Holidays with children: it’s a time of unbridled joy mingled with a fair bit of stress, some last-minute dashes, a tantrum or two, and liberal quantities of sun cream. There’s always variation when you’re travelling abroad with young ones, but with a robust plan and a bit of thought, you’ll be able to prepare for the worst to enjoy the best of your family trip abroad. Whether it’s beach-hopping you’re planning or something more adventurous in deep jungles or high mountains, this article details some of the organisational elements it’s best to prepare in good time, leaving your family free to relax in the blissful peace of mind.
The first thing you should make sure you have when leaving the house to head to the airport is the first thing you need to organise when heading out on holiday: the documentation that’ll get you across borders stress-free. With children, there are a few things to bear in mind. First, they’ll not have the jabs that you’ve picked up over your life, so a trip to the doctor is an important preparatory stage in getting all the right immunisations from regional-specific illnesses that could harm your kids. The same goes for anti-malarial tablets and treatments if you’re going to a country with mosquitos.
Other than health concerns, some of which you’ll want documentation for in case it’s required (yellow fever vaccinations are required for some countries, for instance), you’ll need to check your kids’ passports. Kids’ passports tend to go out of date a lot quicker than adult passports by virtue of children’s’ changing appearances. Take photocopies of these documents, as well as a copy of your family holiday insurance, all in a document wallet so that you know what to grab if anything is to go wrong on your vacation.
Packing for kids involves a series of inclusions that you wouldn’t bother taking away with you if you were travelling as a couple or on your own. Kids need things to entertain them and keep them out of causing mischief when they’re sitting in airport lounges, bus stations or hotel lobbies. Ensure you’re equipped with books, games or puzzles to absorb your kids in such circumstances. There’s also any medicine that your kids will need. You can expect your kids to feel ill on at least one day of your trip, and pack age-appropriate pharmaceuticals with this in mind.
Elsewhere, you’ll want to think of those little things that can be a life-saver when you’re abroad with kids. A pack of wet wipes can help with messes, and a little bottle of anti-bacterial hand wash will help prevent your children getting ill from the world of new bacteria they’re being exposed to. Child-friendly sun cream fits under this remit too: you won’t want them incapacitated by fierce sunburns. All such things fit under the remit of ‘extras for kids’ and will take some thought on your part to plan for well in advance.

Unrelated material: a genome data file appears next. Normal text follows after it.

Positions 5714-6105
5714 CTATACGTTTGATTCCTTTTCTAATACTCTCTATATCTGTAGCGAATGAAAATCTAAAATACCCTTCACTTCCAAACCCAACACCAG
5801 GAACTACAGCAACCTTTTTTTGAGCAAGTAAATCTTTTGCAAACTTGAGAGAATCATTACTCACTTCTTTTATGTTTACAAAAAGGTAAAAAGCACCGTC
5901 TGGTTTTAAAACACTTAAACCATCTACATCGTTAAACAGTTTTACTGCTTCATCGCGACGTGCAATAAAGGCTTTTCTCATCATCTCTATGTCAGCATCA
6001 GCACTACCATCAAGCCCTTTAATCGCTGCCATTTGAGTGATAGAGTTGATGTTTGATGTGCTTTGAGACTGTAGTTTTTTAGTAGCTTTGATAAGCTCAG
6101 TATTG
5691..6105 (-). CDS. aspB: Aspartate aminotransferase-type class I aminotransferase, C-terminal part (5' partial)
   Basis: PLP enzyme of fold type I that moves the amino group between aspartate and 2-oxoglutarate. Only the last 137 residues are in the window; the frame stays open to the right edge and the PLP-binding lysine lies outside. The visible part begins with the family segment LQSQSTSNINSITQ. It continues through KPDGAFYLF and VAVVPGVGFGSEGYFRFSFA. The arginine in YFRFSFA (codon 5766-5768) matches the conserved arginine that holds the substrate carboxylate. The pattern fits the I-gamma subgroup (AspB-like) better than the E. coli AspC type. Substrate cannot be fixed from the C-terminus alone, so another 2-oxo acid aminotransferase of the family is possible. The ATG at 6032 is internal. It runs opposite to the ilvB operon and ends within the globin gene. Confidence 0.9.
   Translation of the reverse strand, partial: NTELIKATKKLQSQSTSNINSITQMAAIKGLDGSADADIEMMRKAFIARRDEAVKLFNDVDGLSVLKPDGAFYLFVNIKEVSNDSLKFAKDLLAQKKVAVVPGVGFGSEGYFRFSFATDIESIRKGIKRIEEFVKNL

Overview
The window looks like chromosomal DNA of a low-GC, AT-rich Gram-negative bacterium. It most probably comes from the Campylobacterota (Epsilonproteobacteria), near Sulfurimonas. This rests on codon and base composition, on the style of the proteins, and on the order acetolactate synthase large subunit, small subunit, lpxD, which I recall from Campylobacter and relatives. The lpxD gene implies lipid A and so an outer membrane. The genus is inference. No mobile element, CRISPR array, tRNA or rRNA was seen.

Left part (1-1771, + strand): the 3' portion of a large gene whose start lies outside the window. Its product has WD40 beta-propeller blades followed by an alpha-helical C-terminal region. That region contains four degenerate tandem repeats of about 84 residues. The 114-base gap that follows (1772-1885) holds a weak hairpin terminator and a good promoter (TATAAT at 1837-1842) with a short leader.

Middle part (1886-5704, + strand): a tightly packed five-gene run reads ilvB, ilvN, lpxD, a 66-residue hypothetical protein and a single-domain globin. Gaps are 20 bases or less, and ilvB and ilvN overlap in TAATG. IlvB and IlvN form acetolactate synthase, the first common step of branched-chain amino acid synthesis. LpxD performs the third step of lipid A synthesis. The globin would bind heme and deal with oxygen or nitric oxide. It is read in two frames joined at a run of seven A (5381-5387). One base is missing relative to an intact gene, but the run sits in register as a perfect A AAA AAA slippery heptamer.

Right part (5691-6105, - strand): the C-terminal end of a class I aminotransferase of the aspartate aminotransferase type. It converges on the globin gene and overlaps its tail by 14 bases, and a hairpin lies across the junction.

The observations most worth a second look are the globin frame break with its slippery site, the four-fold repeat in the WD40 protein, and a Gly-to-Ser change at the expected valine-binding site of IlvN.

Buying clothes for your little ones can be a pain, especially as you know that by the time that next summer rolls around, your kids will most probably have outgrown all their previous season’s garments. Nevertheless, it’s best to get your kids the right sort of holiday gear, so they’re able to enjoy the heat as you are, and this means a hat, sunglasses, shorts, swimwear, and light clothing that won’t be oppressive when they’re dashing around, exploring a new place. You’ll be able to pick all of this new attire up online, which will save you the headache of dragging your kids around the mall.
To give you some ideas, why not grab your kids a pair of Tommy Hilfiger flip flops to don on the beach or some designer sunglasses that’ll protect their young eyes from harmful UV light. If you’re heading out on an adventurous holiday, then you might want to invest in some outdoor wear along the lines of little walking boots, waterproofs, cargo shorts or woolen jumpers – climate-specific, of course. Your goal should be to make your children as comfortable and well-adjusted to the climate of a foreign place as possible so that they can enjoy their holiday without complaint or moan.
It’s a sort of unspoken rule of parenting that you visit places, a lot of the time, for your children, while just next-door there’s a rather exciting exhibition that you’d really rather like to visit. The best holidays have little tastes of everything, from child-friendly activities like relaxing by a swimming pool, in a water park, or on the beach, but also something for the parents to enjoy, whether that be a museum or a gallery. Doing your research beforehand, by buying a guidebook or checking out some independent travel blogs written by parents, will give you some context as to what attraction has what activities for kids.
A good example of this is European museums: most of them bear in mind the fact that parents will be visiting with their children. They provide exciting, colourful guides for kids to search through the exhibits with as if on a treasure hunt, while the parents walk along in tow, enjoying the more ‘boring’ exhibits that the kids are likely to rattle on by. You may not be the sort of family that likes strict itineraries, but making a note of some of these attractions will mean that you’re never at a loose end while staying in a new place. You’ll never simply default on staying by the pool for the day; you’ll instead be on an educational mission into the local hearts of culture.
Holidaying with kids brings with it its own considerations at the same time as being one of the most pleasant ways to spend time together as a family. It’s important when taking a holiday with children, to spend some time taking their needs into account in your overall plan, so that they learn to love their time abroad in comfort and a spirit of fun, adventure and discovery.